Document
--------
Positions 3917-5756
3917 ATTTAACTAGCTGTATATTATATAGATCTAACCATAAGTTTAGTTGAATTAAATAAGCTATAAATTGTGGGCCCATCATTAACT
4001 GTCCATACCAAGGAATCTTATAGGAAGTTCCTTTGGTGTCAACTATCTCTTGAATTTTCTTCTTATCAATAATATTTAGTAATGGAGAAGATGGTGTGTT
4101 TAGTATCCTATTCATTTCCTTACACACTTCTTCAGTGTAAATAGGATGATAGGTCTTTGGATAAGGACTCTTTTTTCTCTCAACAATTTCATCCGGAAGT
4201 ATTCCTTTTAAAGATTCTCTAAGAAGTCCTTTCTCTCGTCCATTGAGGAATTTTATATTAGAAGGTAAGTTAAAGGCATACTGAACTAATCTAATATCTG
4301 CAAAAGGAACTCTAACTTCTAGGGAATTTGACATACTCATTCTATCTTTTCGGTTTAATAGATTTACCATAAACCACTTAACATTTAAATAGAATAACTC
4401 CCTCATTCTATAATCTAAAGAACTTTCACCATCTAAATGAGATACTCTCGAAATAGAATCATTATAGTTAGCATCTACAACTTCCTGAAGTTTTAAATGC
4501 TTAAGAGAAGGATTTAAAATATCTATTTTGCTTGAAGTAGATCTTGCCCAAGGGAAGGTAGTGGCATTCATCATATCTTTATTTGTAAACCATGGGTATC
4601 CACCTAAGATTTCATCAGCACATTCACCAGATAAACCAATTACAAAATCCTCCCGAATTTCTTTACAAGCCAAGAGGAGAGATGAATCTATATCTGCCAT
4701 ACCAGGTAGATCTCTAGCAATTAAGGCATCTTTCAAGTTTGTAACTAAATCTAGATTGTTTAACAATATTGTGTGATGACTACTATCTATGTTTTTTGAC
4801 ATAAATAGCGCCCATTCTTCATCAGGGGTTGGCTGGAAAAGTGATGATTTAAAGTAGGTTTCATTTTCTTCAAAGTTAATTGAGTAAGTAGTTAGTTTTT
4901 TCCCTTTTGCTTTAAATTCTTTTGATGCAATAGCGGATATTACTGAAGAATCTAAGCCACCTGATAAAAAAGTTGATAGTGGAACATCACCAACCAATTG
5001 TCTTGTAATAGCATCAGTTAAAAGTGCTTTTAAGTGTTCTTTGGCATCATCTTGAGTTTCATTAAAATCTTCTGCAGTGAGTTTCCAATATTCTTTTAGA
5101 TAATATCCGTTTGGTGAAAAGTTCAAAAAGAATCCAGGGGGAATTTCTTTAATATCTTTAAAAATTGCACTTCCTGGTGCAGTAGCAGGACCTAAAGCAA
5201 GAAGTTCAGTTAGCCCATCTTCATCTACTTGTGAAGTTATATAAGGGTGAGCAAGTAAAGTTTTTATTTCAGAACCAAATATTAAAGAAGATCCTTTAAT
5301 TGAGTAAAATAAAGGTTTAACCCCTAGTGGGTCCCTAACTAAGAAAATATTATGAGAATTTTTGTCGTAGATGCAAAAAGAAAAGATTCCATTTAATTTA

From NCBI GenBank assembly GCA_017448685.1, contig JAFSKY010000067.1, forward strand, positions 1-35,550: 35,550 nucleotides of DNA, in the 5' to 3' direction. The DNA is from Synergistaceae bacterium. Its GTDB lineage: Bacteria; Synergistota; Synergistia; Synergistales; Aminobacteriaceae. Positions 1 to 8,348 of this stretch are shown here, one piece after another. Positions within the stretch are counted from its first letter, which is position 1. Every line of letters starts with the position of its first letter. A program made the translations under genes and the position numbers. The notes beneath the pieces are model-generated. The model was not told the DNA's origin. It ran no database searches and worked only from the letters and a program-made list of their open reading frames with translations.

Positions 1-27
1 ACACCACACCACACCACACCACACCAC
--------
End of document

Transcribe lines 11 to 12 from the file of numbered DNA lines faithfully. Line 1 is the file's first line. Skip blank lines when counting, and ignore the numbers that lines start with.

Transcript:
4801 ATAAATAGCGCCCATTCTTCATCAGGGGTTGGCTGGAAAAGTGATGATTTAAAGTAGGTTTCATTTTCTTCAAAGTTAATTGAGTAAGTAGTTAGTTTTT
4901 TCCCTTTTGCTTTAAATTCTTTTGATGCAATAGCGGATATTACTGAAGAATCTAAGCCACCTGATAAAAAAGTTGATAGTGGAACATCACCAACCAATTG